On an average day, terrorists kill 21 people worldwide. On that same average day, natural or technological disasters kill 2,200 people – or more than 100 times as many.

The likelihood of dying at the hands of a terrorist is comparable to the odds of drowning in one’s own bathtub.

This does not mean we should be afraid of bathtubs, nor does it mean terrorism is not among the problems that need to be solved with a high priority.

The ConversationRather, in the fight against terrorism, seemingly easy conclusions may be drawn too quickly – and we should not forget other matters that affect people’s lives far more than terrorism does.

Michael Jetter, Lecturer in Economics, University of Western Australia and David Stadelmann, Chair of Development Economics, Bayreuth University

This article was originally published on The Conversation. Read the original article.

Brussels attacks: why do family members commit terrorism together?


Lazar Stankov, Australian Catholic University

It appears to be increasingly common that terrorist attacks not of the lone-wolf variety involve members of the same family.

Some of them, like the San Bernardino attack last December, are committed by married couples or romantic partners.

But quite a few recent terrorist atrocities – the Charlie Hebdo attack, the Boston Marathon bombings and now Tuesday’s Brussels attacks – have been perpetrated by siblings. So is there a link between within-family radicalisation and acts of terrorism? And is terrorism different from any other crime in this respect?

Family ties and the militant extremist mindset

Both genetics and environment are known to influence criminal behaviour. But the exact nature of these influences and their relative importance are still being debated.

It can be expected, therefore, that genes contribute to terrorist behaviour. But it is wrong to conclude that just because two individuals have a common genetic make-up, one will follow the other if the other becomes a terrorist. Instances of only one family member displaying criminal behaviour are very common.

Nevertheless, there may be environmental factors that contribute to and interact with genetics to cause terrorist behaviour. If so, one would expect to find more terrorist acts than other kinds of criminal acts committed by members of the same family. Family members share both genetics and environment to a greater extent than people in general.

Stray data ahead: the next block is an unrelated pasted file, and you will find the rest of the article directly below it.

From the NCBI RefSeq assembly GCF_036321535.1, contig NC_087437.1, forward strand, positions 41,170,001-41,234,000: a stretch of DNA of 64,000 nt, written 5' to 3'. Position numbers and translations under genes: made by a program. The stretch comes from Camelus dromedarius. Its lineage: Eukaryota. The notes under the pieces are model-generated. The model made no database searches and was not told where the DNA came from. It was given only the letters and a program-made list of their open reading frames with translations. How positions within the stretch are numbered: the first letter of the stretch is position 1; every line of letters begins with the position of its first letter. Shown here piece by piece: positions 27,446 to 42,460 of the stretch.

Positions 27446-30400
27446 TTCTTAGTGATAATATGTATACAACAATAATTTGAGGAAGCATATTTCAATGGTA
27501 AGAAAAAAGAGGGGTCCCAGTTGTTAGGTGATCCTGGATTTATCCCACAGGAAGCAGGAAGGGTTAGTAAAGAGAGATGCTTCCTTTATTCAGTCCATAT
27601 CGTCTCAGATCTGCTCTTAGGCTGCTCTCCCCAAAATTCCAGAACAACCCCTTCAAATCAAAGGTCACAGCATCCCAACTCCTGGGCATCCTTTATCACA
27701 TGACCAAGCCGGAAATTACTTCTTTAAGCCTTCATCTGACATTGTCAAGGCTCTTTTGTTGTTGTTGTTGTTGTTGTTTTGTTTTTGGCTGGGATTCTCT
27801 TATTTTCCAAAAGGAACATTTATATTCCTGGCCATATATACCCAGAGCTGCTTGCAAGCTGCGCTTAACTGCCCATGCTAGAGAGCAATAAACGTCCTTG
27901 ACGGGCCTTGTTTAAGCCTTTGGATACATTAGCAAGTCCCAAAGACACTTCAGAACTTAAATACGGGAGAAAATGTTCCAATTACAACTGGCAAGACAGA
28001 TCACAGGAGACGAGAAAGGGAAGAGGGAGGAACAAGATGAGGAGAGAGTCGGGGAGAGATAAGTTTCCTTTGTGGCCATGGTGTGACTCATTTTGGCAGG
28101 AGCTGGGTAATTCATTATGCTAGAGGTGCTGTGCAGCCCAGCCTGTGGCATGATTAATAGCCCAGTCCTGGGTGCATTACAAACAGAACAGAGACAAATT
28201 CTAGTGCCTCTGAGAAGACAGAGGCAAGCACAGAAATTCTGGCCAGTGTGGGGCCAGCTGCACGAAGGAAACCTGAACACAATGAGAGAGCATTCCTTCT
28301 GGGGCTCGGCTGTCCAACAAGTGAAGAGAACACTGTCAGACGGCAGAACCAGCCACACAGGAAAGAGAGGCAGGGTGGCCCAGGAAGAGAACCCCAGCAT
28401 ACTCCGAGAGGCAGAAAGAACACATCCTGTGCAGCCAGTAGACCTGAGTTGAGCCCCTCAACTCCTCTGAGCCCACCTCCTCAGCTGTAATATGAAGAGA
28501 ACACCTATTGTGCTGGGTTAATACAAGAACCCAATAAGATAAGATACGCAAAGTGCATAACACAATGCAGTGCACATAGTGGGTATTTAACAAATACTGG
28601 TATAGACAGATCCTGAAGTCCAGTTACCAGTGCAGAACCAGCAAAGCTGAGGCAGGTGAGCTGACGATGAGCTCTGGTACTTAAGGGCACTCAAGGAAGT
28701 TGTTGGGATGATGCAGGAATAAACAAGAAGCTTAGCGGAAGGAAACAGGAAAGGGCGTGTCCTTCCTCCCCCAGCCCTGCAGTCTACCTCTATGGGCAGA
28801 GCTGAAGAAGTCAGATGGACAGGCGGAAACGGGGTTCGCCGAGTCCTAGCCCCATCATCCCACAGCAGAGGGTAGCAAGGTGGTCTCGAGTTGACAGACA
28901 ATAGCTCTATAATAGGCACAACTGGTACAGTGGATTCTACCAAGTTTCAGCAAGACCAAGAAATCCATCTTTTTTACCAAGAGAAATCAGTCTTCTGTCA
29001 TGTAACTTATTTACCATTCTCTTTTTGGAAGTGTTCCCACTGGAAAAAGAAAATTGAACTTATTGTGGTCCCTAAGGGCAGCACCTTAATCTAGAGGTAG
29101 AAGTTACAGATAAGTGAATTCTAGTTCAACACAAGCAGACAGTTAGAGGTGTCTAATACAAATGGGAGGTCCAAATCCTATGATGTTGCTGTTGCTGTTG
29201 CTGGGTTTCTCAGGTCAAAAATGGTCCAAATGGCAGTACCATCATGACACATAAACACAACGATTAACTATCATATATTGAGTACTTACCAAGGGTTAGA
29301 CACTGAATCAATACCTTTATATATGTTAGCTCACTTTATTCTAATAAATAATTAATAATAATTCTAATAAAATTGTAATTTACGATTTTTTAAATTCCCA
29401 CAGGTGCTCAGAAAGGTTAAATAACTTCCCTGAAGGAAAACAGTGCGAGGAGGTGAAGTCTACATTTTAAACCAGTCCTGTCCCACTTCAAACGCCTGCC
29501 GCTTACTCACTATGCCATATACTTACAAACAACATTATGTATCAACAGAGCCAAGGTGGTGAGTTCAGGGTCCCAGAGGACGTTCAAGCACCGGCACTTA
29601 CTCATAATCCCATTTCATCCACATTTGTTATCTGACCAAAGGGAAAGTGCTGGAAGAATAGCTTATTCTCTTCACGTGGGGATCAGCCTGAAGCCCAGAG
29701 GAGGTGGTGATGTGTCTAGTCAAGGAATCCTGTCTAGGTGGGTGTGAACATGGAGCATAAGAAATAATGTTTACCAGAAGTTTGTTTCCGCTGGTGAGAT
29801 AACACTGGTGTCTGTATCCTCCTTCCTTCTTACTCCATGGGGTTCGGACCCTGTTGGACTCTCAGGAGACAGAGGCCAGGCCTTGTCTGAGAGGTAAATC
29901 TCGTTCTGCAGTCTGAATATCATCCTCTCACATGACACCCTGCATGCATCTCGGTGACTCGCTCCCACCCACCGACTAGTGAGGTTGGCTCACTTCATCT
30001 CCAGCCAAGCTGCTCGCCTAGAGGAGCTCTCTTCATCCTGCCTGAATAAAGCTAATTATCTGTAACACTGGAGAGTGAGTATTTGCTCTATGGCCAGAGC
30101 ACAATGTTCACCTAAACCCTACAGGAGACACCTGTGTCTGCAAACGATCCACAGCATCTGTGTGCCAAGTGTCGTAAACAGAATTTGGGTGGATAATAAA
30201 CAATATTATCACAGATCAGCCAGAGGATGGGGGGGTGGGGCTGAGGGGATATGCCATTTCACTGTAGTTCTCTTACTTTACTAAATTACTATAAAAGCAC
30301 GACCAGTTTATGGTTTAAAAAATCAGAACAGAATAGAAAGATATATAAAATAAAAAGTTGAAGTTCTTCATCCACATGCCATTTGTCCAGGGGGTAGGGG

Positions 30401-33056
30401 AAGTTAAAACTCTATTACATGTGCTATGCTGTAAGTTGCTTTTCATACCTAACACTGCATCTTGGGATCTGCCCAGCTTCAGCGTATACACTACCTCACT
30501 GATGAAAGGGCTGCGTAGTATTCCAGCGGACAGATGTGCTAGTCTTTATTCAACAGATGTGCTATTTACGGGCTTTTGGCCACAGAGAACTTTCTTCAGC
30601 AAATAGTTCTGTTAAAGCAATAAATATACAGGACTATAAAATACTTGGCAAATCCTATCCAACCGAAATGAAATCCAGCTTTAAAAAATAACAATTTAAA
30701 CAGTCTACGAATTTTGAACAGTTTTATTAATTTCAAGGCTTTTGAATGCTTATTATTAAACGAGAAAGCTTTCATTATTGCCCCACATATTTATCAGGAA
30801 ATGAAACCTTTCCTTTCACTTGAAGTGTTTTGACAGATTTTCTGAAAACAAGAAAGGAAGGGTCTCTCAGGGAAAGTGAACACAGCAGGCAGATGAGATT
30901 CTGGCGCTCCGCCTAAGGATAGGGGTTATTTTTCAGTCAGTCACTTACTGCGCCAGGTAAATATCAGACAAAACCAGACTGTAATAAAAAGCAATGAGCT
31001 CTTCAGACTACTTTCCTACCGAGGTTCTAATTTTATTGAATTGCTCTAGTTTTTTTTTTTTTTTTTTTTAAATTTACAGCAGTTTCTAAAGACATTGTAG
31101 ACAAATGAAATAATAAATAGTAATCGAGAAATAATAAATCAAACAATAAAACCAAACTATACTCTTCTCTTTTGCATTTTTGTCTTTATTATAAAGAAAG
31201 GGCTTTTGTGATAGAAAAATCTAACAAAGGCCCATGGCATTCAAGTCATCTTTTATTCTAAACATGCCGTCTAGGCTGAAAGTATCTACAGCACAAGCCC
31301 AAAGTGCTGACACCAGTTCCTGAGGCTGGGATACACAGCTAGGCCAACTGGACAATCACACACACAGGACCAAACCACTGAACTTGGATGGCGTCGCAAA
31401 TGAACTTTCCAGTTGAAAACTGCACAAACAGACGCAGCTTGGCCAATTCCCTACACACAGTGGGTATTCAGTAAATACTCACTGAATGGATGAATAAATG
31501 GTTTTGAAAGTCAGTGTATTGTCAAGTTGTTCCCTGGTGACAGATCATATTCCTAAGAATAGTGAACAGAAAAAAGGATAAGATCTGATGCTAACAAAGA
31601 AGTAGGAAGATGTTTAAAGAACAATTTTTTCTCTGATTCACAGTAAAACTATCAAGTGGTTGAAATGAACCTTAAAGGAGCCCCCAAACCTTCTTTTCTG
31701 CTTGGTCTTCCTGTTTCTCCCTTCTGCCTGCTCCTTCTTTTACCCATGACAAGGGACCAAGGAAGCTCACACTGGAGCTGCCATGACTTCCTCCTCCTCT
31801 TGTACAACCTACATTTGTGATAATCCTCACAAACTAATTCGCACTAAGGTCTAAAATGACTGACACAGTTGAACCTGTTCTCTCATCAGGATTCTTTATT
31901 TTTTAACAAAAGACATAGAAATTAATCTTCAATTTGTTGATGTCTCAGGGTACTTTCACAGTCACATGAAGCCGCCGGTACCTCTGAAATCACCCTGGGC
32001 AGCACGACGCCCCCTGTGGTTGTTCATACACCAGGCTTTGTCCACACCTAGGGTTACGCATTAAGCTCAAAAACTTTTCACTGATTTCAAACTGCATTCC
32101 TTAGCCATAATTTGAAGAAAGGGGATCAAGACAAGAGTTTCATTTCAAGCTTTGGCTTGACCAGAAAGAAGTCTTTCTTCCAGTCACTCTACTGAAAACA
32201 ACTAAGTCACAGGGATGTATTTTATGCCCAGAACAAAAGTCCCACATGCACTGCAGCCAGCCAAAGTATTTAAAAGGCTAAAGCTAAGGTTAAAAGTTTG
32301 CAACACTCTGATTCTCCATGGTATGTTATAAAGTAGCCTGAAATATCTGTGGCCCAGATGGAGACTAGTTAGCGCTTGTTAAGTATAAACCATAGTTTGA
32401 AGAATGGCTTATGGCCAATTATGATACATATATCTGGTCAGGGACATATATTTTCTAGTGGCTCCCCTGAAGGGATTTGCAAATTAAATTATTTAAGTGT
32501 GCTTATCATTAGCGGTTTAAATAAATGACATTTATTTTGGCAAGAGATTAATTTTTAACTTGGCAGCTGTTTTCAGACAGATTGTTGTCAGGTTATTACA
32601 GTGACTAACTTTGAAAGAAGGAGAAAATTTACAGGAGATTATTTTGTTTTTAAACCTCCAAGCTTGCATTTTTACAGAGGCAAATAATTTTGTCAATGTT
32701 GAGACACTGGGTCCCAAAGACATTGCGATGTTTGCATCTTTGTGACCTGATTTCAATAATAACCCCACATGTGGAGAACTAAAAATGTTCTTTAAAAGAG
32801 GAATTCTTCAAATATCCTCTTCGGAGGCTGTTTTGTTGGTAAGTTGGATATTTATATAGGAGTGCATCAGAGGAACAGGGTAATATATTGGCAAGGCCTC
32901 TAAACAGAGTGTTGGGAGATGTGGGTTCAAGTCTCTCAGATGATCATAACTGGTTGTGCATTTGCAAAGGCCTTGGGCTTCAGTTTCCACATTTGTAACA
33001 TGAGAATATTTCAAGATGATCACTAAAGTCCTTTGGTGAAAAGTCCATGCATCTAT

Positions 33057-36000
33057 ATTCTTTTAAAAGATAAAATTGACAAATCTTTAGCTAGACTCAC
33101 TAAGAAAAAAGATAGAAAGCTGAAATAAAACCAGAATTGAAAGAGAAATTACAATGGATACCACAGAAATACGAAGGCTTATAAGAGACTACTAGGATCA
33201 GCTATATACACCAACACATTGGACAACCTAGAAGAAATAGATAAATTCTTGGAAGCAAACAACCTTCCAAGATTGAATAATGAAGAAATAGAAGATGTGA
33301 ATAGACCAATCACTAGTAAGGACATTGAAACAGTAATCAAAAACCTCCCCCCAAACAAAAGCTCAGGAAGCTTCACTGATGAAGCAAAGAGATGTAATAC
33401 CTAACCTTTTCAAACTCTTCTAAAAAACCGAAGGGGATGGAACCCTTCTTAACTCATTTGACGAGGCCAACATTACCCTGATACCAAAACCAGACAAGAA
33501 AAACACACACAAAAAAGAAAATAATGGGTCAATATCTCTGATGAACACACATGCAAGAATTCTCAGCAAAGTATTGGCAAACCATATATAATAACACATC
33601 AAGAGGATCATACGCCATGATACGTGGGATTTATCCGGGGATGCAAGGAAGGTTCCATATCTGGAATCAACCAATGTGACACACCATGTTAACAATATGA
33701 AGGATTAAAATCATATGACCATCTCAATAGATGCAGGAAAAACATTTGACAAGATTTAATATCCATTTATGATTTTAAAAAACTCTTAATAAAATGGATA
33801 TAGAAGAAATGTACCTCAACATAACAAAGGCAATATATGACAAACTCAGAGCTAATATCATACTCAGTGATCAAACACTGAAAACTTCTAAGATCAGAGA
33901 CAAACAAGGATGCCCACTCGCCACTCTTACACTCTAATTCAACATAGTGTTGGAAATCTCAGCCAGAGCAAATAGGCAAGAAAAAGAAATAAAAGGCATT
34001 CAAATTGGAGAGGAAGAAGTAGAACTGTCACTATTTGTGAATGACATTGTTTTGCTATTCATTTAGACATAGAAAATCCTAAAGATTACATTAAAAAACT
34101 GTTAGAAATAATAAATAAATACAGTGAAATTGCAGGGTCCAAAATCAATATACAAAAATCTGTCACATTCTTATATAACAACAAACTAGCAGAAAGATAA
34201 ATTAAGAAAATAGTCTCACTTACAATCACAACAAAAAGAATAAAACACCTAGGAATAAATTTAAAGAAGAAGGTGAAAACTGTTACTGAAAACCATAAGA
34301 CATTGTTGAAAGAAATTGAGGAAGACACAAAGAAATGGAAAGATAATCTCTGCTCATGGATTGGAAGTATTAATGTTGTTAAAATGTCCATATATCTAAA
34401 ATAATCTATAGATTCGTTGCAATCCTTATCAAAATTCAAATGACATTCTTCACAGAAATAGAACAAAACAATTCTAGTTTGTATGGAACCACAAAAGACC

Studies of the militant extremist mindset provide clues to why we can expect to find more siblings among terrorist cells. From the three components of this mindset, only one – “nastiness” – is directly linked to other varieties of criminal behaviour.

Violent criminals of any kind tend to strongly advocate harsh punishment of their enemies. For example, they are more likely than most people to approve of physical punishment for insulting one’s honour.

While both genetics and environment may be implicated in “nastiness”, the other two components of the militant mindset – “grudge” and “excuse” – represent environmental influences to a greater extent. These are usually the focus of recruiters.

An important component of radicalisation is a strong feeling that the group one belongs to is under threat from some other group – that is, the person feels a “grudge” of some kind. A common example is the feeling that the West has exploited and hurt “my” people, and this needs to be avenged.

Sometimes grudge is more general and not oriented towards a particular group. The person simply feels that this world is unfair and full of injustices.

“Excuse” is a dressing-up part of extremism. It relies on religious and ideological “higher moral principles” to justify the feelings of nastiness and grudge.

It follows from the nature of the militant extremist mindset that we can expect to find more siblings among terrorists. This is because such attacks tend to be carried out by people who are more ready for action and are prepared to be vicious in dealing with their enemies. This tends to be a shared characteristic of criminal family members.

Being raised together – and therefore being exposed to the same set of stories about the enemies and the same set of moral, ideological and religious reasons justifying their feeling of hate – is likely to contribute significantly to the same tendency.

And then there is a feeling of trust, due to a common upbringing and feelings stronger than typical camaraderie when you are doing something together with somebody who is close to you. Overall, it is likely that there will be more instances of siblings committing terrorist attacks.

From a security point of view, it may be reasonable to ask whether this tendency calls for a different approach to detection. There is currently an emphasis on internet-based radicalisation, rather than on person-to-person contacts. Family interactions diminish the role of the former and point to the need to maintain traditional policing methods.

The Conversation

Lazar Stankov, Professor, Institute for Positive Psychology and Education, Australian Catholic University

This article was originally published on The Conversation. Read the original article.